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By the Naval History and Heritage Command.

The history of the Chaplain Corps of the U.S. Navy parallels the history of the Navy itself. During the past century-and-a-half, chaplains of the Navy have shared the hardships and rewards that come to other naval personnel and have ministered to these in many ways. The chronicle of the activities of these padres of the sea—representing many religions and denominations—began with the Continental Navy and continues to the present day.

Navy chaplains represent more than 100 faith groups and serve with the Navy, Marine Corps, Coast Guard, and Merchant Marines, inspiring hope, and strengthening spiritual well-being. 

Celebrating the History and Heritage of Navy Chaplains

October 30, 1799: First chaplain to serve in the U.S. Navy, Chaplain William Balch, congregational Minister.

August 4, 1912: First Navy chaplain to serve exclusively with the Marine Corps, Chaplain J.F. Flemming.

October 30, 1917: First Jewish chaplain to be commissioned, Rabbi David Goldberg.

November 5, 1917: First Chief of Navy Chaplains, Chaplain John Frazier.

March 1943: First chaplain to serve with an operational Coast Guard unit, Chaplain Harlon Miller. 

July 28, 1944: First African-American chaplain to be commissioned in the Navy, Chaplain James Brown.

July 2, 1973: First female chaplain to be commissioned in the DoD, Chaplain Dianna Pohlman.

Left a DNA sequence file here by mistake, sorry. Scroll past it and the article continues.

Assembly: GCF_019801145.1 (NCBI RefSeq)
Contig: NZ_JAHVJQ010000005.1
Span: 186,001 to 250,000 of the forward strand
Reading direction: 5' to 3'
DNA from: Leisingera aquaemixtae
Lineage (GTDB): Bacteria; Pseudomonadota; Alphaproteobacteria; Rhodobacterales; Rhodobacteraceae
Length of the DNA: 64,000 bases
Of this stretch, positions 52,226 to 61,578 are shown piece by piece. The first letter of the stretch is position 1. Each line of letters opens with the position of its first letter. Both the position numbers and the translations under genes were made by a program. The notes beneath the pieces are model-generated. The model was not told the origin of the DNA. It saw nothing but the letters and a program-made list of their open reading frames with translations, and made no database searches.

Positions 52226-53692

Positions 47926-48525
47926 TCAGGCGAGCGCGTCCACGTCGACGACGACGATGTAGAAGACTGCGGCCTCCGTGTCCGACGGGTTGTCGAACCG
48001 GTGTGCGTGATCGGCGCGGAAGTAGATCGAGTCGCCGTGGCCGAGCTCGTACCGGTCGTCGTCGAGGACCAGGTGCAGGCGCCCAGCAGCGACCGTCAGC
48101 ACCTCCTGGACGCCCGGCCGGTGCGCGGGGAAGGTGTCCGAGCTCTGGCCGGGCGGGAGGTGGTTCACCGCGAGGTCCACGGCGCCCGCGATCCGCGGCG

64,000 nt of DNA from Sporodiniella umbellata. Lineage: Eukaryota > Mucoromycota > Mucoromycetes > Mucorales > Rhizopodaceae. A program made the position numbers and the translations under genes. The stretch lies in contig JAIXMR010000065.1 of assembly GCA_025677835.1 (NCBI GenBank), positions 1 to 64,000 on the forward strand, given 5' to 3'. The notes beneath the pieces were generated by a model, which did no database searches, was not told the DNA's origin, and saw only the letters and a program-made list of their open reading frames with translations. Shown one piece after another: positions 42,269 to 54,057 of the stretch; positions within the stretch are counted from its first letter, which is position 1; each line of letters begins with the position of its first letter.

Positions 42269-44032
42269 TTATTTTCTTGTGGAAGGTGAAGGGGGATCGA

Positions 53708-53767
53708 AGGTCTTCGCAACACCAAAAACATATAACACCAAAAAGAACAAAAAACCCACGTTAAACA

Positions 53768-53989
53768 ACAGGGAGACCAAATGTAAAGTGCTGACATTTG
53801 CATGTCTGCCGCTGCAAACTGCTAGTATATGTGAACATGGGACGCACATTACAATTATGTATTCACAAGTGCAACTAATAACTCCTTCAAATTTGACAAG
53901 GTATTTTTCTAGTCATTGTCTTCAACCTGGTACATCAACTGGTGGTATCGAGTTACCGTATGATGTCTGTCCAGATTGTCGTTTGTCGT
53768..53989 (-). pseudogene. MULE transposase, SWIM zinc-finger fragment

August 20, 1998: First Muslim chaplain to be commissioned in the Navy, Chaplain Monje Malak Abd al-Muta’ Ali Noel Jr.

Easter morning on Mount Suribachi, Iwo Jima. Their ardor undamped by a drizzling rain, Marines and Navy Seabees attend open-air divine services atop Mount Suribachi on blood-stained Iwo Jima. Covered by a poncho, a small organ provides musical accompaniment while a small choir sings hymns. Even as Chaplain Alvo Martin conducted these Easter services, on April 1, fellow Marines and Army troops were swarming ashore on Okinawa, hundreds of miles away.
Chaplain W. S. Brown, USN, conducts services aboard a U.S. Navy Submarine on a war patrol, during World War II. Chaplain Brown was a passenger aboard the submarine, en route to his new station somewhere in the Pacific. Photo undated. It was released on March 28, 1944.
Pharmacist’s Mate Edward Bykowski, USN, Receives a visit from Lieutenant Joshua L. Goldberg, USNR, Jewish Chaplain for the Third Naval District, on February 10, 1943. Bykowski is telling Lt. Goldberg of his rescue after he had been blown overboard from USS Vincennes (CA-44) when she was sunk on August 9, 1942, during the Battle of Savo Island. Both of his legs were broken. Looking on is Lieutenant Commander Ferold D. Lovejoy, USNR (Medical Corps). U.S. Marine Corps Photograph.
YI-I-I ! IT’S A BOY! Bearing glad tidings of the birth of a son, Chaplain Rickel delivers a field message to Cpl. Edward J. Combs … The young Marine is recovering from injuries suffered on the eastern front. Photograph taken by Sgt. Martin Bolhower. Original print bears no date, but it was filed with illustrations for the August 1952 issue of All Hands magazine, and was presumably taken a few months prior. Official U.S. Marine Corps Photograph, from the All Hands collection at the Naval History and Heritage Command.